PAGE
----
Monday, May 21, 2018

Book Review: A Whole New Mind

After a long time, I picked up a book in the genre loosely termed as management / self-help books. My experience with this genre in past has been less than satisfying, mostly. This book, which is pompously titled - A Whole New Mind: Why Right-Brainers will rule the future - is also less than a satisfying read. 

The author, Daniel H. Pink, tries to hammer in the fact that jobs moving to Asia, Abundance and Automation have created a scenario in America (or developed countries) where Right Brained jobs will become more lucrative and R - Directed Thinking will become a desired skill. And he reproduces this fact in thousands of ways in his book. If I am that bad a reader, that I need same thing to be repeated for me so many times, I really don't deserve to understand this simple postulation.

After introducing the reasons for Right Brainers ruling the future, the author explains the six senses / tools that are required to develop or nurture R - Directed Thinking. (R - Directed Thinking doesn't mean that left side of the brain is not required. It just means that senses which are dominantly right brained will have to play a larger role) These six senses are - Design, Story, Symphony, Empathy, Play, and Meaning. These six senses put together highlight the importance of creativity and innovation as key business differentiators. 

No doubt that the author brings to fore an important change happening as of today, but as an Indian reader, I found the book lacking in several aspects. The book divides the world between developed countries and Asia. So L - Directed thinking jobs moving to Asia (including India), is one of the key reasons, why Americans should incorporate R - Directed thinking in their armor. As a reader, while I can apply the lessons in India specific scenarios as well, the book essentially alienates Asian readers. There is no effort to discuss what these changes mean for Asians. It feels like the issue at hand is not that hot for knowledge workers here in India.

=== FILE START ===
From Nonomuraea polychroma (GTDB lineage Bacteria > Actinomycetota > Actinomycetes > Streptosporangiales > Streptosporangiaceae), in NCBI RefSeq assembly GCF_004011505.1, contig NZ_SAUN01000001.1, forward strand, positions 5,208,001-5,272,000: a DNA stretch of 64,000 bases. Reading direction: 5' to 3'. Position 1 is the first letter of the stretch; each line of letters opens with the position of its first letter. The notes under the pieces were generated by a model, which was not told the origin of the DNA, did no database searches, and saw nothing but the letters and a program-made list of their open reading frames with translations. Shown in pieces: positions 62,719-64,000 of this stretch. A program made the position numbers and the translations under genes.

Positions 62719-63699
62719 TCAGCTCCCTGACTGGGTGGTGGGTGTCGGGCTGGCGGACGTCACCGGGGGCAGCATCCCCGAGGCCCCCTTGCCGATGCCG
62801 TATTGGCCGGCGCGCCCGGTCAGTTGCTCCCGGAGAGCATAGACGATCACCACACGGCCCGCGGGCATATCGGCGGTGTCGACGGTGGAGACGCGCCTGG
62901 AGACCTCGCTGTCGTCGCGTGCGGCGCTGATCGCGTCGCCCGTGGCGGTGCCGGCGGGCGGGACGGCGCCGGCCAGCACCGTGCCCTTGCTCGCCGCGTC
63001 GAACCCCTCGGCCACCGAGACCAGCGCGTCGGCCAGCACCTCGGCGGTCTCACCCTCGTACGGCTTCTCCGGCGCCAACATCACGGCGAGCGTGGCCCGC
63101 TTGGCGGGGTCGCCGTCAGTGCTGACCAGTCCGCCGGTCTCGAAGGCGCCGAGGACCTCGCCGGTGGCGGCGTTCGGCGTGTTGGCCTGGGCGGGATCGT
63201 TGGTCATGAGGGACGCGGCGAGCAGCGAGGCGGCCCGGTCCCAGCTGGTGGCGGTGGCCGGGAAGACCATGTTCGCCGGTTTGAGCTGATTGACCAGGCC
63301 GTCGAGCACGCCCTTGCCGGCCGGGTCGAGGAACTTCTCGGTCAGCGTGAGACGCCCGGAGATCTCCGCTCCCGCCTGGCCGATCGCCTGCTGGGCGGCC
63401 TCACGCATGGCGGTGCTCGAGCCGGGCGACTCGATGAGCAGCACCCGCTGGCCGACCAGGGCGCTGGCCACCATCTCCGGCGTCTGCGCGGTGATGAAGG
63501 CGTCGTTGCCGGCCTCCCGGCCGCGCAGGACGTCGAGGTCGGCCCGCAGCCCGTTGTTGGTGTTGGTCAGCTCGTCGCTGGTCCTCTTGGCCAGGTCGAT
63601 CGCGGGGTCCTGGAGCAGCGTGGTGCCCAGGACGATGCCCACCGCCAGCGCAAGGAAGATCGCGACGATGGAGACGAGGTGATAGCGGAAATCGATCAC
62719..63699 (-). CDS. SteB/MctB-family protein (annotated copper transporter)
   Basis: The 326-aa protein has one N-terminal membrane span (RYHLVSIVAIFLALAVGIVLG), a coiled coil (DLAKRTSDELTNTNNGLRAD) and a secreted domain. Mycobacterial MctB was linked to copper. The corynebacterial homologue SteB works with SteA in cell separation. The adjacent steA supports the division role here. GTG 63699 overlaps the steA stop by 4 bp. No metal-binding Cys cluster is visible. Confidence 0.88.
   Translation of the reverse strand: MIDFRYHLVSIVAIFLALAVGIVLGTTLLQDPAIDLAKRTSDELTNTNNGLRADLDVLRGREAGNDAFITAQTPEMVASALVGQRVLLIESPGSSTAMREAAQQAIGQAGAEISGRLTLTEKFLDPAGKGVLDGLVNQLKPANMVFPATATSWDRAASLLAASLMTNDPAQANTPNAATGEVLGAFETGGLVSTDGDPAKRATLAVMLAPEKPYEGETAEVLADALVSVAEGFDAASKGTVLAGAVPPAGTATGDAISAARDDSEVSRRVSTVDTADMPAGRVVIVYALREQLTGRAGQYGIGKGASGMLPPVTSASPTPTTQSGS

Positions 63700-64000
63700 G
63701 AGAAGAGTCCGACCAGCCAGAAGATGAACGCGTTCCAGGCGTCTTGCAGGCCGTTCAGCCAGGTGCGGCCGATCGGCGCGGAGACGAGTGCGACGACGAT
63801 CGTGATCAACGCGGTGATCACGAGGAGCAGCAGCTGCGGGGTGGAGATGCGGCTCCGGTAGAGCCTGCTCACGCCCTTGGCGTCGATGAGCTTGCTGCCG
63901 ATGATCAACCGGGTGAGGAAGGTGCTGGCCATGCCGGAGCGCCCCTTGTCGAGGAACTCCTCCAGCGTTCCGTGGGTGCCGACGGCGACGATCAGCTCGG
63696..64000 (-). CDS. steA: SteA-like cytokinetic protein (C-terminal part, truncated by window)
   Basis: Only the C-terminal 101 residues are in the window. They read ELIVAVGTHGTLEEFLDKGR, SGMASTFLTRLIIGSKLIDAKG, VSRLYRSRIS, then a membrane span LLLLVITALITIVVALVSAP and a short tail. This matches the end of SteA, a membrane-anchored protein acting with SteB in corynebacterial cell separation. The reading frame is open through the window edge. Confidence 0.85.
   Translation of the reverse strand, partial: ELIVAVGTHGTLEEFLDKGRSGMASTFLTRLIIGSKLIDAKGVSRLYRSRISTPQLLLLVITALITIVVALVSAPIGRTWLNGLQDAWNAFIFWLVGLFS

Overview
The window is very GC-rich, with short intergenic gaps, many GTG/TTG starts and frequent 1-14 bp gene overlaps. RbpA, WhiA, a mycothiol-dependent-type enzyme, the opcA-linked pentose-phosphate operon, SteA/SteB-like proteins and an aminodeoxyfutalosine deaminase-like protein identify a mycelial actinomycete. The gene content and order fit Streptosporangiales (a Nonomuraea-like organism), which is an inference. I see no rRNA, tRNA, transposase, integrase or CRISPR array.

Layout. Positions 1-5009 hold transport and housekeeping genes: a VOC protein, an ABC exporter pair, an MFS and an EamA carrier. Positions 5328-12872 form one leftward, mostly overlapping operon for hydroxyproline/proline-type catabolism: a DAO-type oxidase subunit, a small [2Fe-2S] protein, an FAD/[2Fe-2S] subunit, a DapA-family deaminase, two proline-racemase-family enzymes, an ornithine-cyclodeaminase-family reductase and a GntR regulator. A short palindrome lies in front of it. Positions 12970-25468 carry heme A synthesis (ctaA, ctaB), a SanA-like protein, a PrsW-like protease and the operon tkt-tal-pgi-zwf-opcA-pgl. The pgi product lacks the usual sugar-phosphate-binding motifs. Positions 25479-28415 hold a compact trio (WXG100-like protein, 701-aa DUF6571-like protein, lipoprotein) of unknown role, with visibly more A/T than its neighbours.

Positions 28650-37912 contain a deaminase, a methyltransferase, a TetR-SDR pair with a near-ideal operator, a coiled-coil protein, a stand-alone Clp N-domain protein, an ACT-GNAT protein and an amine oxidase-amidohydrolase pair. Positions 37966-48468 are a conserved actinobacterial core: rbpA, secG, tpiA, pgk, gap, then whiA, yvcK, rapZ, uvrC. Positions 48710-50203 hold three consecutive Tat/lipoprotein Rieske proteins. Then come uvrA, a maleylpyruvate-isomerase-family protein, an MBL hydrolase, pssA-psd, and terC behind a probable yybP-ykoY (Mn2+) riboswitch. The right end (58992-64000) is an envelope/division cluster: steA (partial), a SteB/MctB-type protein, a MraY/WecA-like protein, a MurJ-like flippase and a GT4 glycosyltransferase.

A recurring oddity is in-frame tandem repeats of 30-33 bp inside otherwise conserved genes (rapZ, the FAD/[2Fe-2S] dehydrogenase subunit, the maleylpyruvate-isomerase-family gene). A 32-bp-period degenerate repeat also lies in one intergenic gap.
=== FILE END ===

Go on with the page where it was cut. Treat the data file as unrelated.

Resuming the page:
Each chapter on the six senses, is followed by a portfolio of resources, which one can use or visit, to sharpen these senses. This feature is excellent, but I so wished, that the author had kept in mind an Asian context here as well. Indians have a particular way of learning things and sharpening their skills. By focusing on US context here the author misses the fact that some senses / values like Meaning and Empathy are deeply ingrained in our culture. Story-telling is also a key skill which Indian leaders have used since ages. Indian leaders, in my experience, generally have R-directed thinking. I hope in the next edition, author takes this diversity of work cultures and leadership styles into account.

While the set up for the need of R - Directed thinking is done beautifully, I felt there were not enough examples or compelling cases shared in the book, which make it evident how people are really nurturing these senses at their workplaces. May be the book was only meant to scratch the surface so that Pink gets lot of consulting assignments to really reveal the nuts and bolts of the subject at hand.

Out of the six senses, I felt that in the chapters on Meaning and Play, I found things which were great thought starters. These two chapters made this book worthy of an average rating. 

7 comments:

DrKamlesh Soni said...

That's a very elaborate review Charandeep. I have just read Drive by the same author. The bias you have mentioned in his first book is as strikingly present in his drive book. Indians do manual jobs. However I did liked pinks forsight. I am going to pick up a whole new mind in near future. Nice work of yours. Liked the honest review. Thank you.

DrKamlesh Soni said...

That's a very elaborate review Charandeep. I have just read Drive by the same author. The bias you have mentioned in his first book is as strikingly present in his drive book. Indians do manual jobs. However I did liked pinks forsight. I am going to pick up a whole new mind in near future. Nice work of yours. Liked the honest review. Thank you.

Charan Deep Singh said...

Thanks for your views Dr Soni

retirementreflections said...

Hi, CharanDeep - I enjoyed reading your succinct and honest review of A Whole New Mind. I especially liked how you pointed out flaws, but also highlighted sections that you believed worked well. Nicely done!

Charan Deep Singh said...

Thanks a lot for your kind words @retirementreflections :-)

C. Flores said...

Stopping by from the #AtoZChallenge Road Trip! Enjoyed reading your review from an Indian perspective!

Charan Deep Singh said...

Thanks for your kind words Flores